A generation-long effort to construct a museum that represents the lives and history of Native Americans will culminate with the opening of the National Museum of the American Indian on the Mall in September.
Set to open Sept. 21, the museum will feature exhibits specifically designed to represent Native Americans.
Plans to build the museum began in 1989 under the leadership of museum director Richard West, a Southern Cheyenne.
Suzette Brewer, public affairs specialist for the museum, said delayed congressional approval and problems associated coordinating contributions by the many Native American tribes led to the extended timetable.
“All the great institutions of the world had to go through some type of growing pains,” Brewer said. “A museum of this magnitude takes some time.”
Despite delays, Brewer said the museum, located at 4th Street and Independence Avenue, received overwhelming support from all communities.
“Everyone from every sector, public and private, came together for this extraordinary beacon of hope,” she said.
The museum will feature three core exhibitions designed to give visitors a glimpse into Native American culture and history.
“Our Universe,” the first core exhibit, puts tribal philosophy on display, while the second, “Our Peoples,” focuses on tribal history and the individual perspectives of 24 different tribes from North and South America.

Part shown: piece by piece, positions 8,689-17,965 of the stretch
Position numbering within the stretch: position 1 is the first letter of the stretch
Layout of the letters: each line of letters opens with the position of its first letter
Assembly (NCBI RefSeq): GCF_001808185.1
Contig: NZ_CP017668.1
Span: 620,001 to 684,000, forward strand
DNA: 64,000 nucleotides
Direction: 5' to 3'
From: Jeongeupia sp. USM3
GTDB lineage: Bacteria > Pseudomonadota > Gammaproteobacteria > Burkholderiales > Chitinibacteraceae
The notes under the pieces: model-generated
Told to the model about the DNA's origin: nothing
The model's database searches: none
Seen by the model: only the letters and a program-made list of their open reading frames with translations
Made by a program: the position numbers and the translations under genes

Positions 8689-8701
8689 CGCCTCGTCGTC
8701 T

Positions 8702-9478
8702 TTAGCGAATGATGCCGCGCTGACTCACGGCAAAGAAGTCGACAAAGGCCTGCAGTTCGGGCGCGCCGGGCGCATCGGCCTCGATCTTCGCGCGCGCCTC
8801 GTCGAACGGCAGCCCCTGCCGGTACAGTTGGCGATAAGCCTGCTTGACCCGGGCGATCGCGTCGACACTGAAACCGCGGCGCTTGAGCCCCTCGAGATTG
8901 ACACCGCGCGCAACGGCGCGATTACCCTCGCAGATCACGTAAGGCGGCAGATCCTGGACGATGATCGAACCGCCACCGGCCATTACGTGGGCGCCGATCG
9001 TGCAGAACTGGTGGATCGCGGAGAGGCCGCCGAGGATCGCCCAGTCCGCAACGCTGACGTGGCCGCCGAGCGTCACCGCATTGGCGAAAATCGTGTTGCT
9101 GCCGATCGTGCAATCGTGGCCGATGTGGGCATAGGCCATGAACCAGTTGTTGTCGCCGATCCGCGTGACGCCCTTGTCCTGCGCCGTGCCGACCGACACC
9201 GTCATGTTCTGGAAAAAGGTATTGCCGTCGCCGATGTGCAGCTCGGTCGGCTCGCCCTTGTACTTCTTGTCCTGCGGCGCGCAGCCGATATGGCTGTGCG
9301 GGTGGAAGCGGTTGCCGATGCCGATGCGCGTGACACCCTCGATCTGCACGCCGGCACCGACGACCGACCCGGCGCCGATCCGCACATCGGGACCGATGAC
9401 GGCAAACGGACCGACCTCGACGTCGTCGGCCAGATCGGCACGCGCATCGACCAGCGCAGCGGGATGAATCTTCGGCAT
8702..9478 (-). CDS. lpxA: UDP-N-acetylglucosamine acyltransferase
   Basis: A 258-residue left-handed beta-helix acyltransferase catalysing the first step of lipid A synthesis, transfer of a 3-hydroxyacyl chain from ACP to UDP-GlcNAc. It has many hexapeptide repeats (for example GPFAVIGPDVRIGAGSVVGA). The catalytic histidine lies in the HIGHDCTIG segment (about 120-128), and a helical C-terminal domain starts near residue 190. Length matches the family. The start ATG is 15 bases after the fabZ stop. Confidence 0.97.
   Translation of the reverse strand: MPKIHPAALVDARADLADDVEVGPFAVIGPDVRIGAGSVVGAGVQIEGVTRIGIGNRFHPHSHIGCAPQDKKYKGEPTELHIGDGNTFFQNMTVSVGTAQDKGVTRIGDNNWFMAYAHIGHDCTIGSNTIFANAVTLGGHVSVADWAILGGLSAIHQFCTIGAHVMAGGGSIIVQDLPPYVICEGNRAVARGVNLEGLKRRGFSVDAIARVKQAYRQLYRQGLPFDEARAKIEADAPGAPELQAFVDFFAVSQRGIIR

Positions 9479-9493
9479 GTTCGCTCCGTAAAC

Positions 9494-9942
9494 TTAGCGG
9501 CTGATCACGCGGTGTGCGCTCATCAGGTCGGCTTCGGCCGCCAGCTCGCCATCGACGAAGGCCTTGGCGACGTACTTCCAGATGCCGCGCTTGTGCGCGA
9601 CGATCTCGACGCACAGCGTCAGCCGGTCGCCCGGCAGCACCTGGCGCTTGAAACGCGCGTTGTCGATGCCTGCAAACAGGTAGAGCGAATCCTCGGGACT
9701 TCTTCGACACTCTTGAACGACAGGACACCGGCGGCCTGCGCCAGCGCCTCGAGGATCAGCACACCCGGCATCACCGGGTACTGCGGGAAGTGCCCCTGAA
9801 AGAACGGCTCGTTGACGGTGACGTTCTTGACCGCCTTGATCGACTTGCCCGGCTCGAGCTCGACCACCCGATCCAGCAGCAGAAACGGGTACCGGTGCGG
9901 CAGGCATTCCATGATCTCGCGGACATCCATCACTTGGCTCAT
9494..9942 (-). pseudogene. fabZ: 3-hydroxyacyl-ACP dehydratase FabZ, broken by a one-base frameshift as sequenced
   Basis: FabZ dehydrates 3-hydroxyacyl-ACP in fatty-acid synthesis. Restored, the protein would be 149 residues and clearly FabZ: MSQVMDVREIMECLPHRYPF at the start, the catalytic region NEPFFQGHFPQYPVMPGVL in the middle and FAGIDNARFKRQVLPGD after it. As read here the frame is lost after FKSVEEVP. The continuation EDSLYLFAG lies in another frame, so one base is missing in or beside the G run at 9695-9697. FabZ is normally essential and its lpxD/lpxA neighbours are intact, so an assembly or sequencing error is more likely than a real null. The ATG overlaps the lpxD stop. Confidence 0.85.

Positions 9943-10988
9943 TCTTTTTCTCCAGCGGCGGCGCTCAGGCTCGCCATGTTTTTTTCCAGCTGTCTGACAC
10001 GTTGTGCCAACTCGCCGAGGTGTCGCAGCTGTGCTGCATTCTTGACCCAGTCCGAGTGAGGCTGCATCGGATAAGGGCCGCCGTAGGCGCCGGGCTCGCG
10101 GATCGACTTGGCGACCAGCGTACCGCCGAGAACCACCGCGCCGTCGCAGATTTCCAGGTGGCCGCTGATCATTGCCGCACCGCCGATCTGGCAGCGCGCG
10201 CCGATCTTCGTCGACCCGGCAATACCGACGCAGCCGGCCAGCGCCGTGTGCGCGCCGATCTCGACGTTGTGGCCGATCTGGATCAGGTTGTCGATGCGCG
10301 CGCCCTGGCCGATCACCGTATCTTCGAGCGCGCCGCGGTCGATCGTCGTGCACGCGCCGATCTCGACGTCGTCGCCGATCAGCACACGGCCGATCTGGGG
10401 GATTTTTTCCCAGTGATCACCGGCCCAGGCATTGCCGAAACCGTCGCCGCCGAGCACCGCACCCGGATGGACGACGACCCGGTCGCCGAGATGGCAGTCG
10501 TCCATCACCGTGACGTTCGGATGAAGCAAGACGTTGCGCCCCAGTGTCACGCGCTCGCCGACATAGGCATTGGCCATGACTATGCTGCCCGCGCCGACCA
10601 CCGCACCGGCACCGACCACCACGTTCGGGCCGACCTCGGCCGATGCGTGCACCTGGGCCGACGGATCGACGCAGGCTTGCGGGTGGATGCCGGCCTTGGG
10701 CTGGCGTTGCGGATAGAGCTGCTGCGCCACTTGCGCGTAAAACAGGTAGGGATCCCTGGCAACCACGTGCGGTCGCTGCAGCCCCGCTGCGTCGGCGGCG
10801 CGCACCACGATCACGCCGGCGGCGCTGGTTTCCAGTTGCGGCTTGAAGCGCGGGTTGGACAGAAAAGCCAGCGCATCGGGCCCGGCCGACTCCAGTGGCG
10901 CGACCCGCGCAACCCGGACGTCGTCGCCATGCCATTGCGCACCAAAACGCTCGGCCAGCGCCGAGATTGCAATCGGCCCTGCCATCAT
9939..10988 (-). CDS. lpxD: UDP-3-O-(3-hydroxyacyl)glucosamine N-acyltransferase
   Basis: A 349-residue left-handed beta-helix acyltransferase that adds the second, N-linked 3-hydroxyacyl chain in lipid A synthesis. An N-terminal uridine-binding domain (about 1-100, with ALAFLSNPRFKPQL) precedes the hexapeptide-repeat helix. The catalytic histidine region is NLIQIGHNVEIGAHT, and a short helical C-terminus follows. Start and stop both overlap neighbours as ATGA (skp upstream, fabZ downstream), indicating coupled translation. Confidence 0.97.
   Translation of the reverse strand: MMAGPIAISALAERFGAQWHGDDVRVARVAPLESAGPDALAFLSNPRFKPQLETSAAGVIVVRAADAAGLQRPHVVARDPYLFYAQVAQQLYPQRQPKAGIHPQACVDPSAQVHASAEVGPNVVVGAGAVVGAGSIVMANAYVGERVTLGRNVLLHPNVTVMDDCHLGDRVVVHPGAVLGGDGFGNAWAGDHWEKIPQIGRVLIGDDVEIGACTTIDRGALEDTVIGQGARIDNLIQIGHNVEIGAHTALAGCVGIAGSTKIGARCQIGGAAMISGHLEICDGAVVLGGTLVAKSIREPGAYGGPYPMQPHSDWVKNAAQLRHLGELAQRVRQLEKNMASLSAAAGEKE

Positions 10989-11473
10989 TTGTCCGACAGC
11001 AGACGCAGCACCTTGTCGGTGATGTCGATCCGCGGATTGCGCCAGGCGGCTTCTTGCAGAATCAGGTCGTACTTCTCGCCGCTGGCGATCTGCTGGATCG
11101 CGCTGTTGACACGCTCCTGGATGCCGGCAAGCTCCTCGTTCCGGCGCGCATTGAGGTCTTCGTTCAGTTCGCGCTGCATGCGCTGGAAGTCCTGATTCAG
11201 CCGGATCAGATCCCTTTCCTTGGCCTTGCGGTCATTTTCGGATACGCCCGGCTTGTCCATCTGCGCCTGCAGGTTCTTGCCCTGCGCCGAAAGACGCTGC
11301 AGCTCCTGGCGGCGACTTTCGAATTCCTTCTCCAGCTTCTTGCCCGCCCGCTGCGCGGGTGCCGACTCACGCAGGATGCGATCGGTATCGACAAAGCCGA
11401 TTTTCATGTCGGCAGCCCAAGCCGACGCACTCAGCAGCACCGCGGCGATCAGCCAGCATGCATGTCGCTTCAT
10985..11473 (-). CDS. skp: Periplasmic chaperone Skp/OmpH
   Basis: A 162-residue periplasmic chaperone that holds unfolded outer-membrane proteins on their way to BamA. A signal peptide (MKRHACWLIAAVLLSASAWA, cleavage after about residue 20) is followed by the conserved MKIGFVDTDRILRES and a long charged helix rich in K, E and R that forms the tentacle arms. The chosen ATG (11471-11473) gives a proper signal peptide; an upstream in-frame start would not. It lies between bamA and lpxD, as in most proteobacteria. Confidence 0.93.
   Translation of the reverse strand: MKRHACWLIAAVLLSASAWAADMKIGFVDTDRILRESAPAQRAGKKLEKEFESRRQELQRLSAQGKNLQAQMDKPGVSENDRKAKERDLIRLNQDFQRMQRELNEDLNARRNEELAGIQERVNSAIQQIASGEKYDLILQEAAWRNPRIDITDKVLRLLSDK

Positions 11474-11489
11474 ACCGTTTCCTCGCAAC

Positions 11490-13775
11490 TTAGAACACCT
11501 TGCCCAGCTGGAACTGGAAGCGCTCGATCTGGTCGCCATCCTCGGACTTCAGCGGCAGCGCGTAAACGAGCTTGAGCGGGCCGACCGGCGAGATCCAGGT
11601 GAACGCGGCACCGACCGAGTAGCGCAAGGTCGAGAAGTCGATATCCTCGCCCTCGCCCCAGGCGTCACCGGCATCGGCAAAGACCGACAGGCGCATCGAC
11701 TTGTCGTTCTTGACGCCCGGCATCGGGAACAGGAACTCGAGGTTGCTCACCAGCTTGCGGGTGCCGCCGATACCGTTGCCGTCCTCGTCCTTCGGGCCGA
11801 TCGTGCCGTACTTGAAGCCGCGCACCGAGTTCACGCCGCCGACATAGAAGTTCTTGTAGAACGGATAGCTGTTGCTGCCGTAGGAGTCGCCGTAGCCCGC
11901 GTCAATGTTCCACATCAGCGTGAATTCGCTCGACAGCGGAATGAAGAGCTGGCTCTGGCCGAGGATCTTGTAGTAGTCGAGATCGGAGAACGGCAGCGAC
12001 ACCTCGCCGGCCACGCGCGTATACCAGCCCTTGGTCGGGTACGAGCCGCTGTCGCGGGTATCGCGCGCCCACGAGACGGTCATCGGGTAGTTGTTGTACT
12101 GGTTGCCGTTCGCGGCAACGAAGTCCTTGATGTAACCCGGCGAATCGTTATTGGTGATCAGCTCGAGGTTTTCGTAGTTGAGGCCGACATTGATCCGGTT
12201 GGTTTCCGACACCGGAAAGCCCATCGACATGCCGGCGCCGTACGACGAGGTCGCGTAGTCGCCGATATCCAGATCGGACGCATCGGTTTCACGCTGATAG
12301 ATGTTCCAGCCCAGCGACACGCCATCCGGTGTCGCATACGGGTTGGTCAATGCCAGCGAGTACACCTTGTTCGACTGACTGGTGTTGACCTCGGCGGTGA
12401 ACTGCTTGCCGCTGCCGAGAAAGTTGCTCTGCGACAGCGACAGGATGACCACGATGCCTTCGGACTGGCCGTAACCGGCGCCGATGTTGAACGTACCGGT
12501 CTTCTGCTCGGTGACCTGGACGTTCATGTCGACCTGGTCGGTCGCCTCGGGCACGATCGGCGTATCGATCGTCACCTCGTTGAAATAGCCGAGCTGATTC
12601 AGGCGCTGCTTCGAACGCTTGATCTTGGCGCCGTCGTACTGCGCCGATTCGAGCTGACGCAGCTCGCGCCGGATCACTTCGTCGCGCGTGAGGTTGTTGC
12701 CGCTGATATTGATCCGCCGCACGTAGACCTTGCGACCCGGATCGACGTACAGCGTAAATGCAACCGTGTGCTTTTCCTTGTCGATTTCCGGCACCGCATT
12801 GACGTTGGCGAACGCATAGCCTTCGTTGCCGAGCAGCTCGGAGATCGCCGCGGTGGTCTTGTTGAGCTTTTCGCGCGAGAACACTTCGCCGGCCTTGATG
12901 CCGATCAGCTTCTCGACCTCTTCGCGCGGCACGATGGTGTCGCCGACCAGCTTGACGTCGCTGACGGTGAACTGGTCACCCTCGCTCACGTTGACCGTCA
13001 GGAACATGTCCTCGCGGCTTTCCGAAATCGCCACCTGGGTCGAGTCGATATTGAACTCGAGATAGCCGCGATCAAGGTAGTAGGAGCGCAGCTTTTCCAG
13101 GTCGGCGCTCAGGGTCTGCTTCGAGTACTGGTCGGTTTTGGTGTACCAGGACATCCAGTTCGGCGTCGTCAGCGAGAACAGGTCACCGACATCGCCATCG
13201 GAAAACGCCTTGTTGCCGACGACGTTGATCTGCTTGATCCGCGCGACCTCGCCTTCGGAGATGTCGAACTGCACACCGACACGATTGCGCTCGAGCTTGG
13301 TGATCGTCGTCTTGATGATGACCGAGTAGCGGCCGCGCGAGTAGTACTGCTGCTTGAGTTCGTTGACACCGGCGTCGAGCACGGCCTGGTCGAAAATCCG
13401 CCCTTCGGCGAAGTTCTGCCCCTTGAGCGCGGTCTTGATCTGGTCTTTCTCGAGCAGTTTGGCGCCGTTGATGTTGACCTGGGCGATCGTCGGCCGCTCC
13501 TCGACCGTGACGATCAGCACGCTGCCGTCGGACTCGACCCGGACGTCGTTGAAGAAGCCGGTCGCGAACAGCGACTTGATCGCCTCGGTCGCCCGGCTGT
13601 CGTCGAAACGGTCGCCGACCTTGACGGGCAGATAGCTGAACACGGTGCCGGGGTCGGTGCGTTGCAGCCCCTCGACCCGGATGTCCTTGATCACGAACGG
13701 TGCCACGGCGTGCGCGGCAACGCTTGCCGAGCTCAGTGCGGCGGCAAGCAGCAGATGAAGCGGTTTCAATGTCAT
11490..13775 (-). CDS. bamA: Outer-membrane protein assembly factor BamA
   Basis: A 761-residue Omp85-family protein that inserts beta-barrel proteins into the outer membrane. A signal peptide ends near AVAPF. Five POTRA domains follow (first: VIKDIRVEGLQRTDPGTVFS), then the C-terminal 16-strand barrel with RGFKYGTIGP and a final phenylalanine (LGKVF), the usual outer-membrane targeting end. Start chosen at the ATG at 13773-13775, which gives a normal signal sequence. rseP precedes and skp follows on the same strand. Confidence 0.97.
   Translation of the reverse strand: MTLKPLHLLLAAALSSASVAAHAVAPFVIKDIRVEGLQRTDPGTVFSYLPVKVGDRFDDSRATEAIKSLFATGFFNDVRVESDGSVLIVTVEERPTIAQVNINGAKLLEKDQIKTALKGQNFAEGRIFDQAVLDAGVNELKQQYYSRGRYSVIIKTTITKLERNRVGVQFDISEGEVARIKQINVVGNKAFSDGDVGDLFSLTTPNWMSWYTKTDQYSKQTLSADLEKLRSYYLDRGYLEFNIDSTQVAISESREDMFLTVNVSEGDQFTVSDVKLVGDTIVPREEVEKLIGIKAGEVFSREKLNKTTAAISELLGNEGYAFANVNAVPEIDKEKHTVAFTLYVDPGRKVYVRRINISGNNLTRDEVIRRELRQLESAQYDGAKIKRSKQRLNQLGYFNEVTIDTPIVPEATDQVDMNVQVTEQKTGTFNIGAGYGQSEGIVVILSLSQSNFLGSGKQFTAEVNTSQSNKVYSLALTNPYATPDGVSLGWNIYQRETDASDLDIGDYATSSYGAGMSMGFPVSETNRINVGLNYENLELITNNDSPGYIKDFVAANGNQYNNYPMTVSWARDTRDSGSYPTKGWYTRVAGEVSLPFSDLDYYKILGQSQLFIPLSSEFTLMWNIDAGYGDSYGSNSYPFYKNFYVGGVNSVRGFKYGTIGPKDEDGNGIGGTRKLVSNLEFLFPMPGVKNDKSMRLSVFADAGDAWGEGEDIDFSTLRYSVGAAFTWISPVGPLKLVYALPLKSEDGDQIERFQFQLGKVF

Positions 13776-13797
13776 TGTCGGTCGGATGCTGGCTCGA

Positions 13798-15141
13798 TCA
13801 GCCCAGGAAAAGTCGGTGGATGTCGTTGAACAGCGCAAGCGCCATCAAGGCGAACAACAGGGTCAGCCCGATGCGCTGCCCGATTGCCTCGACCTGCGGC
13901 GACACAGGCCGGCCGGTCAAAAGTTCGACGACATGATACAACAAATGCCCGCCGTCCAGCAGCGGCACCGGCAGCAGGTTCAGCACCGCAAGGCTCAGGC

Personal representation of Native American history in a museum is a first, Brewer said.
“People never had their own voice in interpretation,” Brewer said.
“Our lives,” the third core exhibit of the museum, focuses on Native American identity. This exhibit, which portrays Native Americans as a contemporary culture, revolves around live exhibitions such as boat building, storytelling and the screening of Native American films.
“It’s significant to Indian people because it’s a living museum and because for so long people didn’t understand that Indian people are very much apart of the United States … and they’re enduring,” said Thomas Sweeney, the museum’s public affairs director.
Brewer said that although a positive message about Native American people is the main objective of the museum, darker moments in Native American history will also be on display.
“We’re not going to shy away from the hard stories,” she said.
European introduction of disease, guns and other destructive devices, which contributed to death in Native American communities, will be addressed throughout exhibits in the museum.
Currently, such issues are not addressed by the Smithsonian Museum of Natural History, which contains one wing of Native American exhibitions.
“Ours is going to be unparalleled anywhere in the world,” Brewer said. “There’s not going to be anything like it.”
Selected exhibition staff will begin occupancy of the museum Thursday, with all other exhibition members beginning work this summer.
Brewer attributes the importance of the museum to Native American participation in the project.
“Right down to the nuts and bolts, it’s done with native people in mind,” she said.
Sweeney said he thinks the museum’s impact will be broad.
“It’s significant to this country and this hemisphere,” he said. “It’s been a long time coming.”
Tickets for the museum will be available free of charge unless ordered over the phone, a process that will entail a $2 service charge.
Native American cuisine will also be available at the museum in the traditional native cafe, which will feature food from several tribes.
“It adds a whole new cultural dimension to Washington, D.C.,” Sweeney said.
“I do believe it’s going to be a soaring spectacular monument,” Brewer said, “not only to living cultures but to the millions that came before and for future generations as well.”